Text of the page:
Theoretical Mass Loading of Human Derived Estrogenic Compounds to Wastewater Collection Systems, its Relation to Population Growth, and Potential Source Control Measures to Reduce Impacts to Aquatic Biota in Receiving Waters
Abstract:Endocrine disrupting compounds, including estrogens from human sources, are among the microconstituents of concern that are present in POTW effluent discharges. Estrogen compounds are not consistently removed by conventional secondary treatment processes. Discharges of estrogenic compounds have been observed to cause feminization of fish populations downstream from POTW discharges. Sources of estrogen compounds observed in influent to POTWs include human excretion, from both men and women. Women of child bearing age excrete a higher concentration of estrogens compared to children, post menopausal women and men. The concentration of estrogen compounds in women's urine increases during pregnancy and for post menopausal women using hormone replacement therapy. Source controls such as collection of unused pharmaceutical products typically capture few products with significant amounts of estrogen compounds. Strategies to reduce the impact on fish populations from estrogens may be refined based on a better understanding of the relationship between the sources, POTW tributary population and receiving water characteristics.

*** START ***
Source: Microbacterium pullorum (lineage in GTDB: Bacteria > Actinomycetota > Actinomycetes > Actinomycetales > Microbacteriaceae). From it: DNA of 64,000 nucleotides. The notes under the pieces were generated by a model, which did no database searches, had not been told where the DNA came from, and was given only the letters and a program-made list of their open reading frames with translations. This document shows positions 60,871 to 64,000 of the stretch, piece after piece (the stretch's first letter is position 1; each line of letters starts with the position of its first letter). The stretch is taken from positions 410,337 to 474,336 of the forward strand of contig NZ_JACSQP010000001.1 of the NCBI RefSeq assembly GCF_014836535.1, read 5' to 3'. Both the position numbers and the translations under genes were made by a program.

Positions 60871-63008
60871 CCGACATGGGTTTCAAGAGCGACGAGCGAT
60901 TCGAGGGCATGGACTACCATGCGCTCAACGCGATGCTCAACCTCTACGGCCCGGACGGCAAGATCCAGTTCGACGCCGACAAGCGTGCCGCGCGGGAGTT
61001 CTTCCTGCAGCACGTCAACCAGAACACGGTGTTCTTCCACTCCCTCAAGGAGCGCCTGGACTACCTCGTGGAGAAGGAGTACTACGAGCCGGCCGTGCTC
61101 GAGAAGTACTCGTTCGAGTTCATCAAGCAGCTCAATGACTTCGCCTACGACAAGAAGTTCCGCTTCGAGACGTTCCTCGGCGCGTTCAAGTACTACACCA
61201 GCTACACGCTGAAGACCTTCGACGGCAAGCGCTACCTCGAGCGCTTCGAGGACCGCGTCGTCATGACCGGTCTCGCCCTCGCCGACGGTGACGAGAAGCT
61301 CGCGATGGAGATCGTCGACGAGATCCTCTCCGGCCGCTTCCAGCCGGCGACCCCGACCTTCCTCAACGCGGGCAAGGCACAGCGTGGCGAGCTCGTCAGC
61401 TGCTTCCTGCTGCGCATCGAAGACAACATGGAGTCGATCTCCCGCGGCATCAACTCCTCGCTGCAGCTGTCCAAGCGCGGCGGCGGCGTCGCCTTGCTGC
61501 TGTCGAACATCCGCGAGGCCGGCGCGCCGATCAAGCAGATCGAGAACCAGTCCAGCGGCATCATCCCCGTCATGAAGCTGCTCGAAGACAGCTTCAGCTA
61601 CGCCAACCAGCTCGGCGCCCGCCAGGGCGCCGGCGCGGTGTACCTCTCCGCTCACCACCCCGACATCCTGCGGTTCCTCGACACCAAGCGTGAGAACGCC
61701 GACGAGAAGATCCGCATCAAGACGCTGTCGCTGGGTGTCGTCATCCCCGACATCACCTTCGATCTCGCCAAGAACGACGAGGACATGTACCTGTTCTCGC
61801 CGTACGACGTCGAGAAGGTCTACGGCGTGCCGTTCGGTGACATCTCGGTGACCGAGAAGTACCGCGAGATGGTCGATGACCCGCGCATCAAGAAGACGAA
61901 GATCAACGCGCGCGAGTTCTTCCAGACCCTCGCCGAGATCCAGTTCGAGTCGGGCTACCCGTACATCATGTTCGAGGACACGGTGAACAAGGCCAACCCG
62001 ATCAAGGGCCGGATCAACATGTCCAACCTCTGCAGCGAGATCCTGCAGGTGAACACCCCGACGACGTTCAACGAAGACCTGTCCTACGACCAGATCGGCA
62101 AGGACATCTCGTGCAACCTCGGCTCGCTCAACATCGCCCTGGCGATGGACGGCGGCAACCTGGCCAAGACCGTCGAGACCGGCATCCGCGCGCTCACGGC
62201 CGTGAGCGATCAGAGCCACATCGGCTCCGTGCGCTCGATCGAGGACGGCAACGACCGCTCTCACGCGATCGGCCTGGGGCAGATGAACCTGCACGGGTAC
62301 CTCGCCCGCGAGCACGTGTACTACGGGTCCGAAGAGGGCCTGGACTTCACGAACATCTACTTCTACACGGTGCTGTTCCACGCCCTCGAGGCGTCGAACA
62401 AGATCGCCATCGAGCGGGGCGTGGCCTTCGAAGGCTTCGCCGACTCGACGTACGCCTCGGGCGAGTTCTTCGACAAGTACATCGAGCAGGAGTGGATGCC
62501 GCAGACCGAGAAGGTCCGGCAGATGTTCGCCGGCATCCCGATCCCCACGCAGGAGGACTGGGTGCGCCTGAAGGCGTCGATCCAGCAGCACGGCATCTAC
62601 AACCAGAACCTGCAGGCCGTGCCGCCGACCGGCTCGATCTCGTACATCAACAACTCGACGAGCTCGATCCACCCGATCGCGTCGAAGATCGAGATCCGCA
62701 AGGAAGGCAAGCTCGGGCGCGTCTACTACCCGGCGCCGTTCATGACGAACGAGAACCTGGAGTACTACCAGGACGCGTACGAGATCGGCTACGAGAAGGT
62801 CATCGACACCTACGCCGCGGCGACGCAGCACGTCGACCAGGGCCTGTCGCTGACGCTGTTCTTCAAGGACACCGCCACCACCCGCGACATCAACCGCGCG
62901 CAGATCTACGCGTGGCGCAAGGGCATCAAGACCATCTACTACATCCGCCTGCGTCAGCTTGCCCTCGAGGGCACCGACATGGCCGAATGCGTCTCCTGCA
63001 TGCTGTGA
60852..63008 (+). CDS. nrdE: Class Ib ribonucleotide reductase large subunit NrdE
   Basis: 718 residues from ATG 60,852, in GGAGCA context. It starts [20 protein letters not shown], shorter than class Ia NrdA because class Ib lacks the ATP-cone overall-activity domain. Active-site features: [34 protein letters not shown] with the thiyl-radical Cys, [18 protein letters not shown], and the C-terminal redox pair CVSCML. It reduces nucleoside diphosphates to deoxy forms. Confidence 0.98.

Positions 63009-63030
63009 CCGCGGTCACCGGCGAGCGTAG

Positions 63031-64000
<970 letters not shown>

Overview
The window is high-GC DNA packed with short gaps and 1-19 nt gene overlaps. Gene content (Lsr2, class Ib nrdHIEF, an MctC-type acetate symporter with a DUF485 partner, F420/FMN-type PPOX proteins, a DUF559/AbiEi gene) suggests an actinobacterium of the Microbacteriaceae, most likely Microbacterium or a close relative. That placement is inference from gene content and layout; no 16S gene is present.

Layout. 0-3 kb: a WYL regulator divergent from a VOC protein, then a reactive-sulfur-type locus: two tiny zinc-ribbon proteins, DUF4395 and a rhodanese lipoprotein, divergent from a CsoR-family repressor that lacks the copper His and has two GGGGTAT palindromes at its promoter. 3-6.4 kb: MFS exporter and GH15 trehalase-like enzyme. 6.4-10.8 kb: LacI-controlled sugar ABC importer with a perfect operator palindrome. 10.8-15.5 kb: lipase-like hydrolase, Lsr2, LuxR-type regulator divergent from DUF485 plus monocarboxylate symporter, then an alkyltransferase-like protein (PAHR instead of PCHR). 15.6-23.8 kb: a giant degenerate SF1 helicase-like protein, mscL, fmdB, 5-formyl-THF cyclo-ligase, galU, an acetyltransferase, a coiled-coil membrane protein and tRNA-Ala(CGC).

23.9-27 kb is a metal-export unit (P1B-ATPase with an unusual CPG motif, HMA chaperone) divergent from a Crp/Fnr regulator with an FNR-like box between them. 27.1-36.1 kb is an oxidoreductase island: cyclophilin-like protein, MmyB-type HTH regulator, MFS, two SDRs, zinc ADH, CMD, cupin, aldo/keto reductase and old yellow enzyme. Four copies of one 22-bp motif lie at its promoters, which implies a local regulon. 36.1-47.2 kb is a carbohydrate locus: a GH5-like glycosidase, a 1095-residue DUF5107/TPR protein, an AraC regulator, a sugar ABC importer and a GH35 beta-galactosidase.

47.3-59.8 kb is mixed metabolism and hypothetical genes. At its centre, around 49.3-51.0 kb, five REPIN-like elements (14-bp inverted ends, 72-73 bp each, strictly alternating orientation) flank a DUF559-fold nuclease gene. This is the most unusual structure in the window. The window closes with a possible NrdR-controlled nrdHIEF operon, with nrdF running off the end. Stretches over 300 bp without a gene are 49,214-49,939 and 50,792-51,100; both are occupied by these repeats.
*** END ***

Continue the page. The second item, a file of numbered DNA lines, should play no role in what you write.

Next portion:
A description of the forms of human derived estrogens by age, gender and other status, and a theoretical mass excreted is provided. A representative population characterization will then be defined to relate mass loading to population size. Discussion will be provided with respect to historic population growth and human waste disposal practices with respect to receiving streams. The implications of continued population growth with respect to impacts to aquatic biota caused by mass discharge of estrogenic compounds will also be described. Definition of the potential magnitude of present and future discharges allows definition of technical and policy solutions to mitigate existing and future impacts to the aquatic environment.
Document Type: Research Article
Publication date: 2009-01-01
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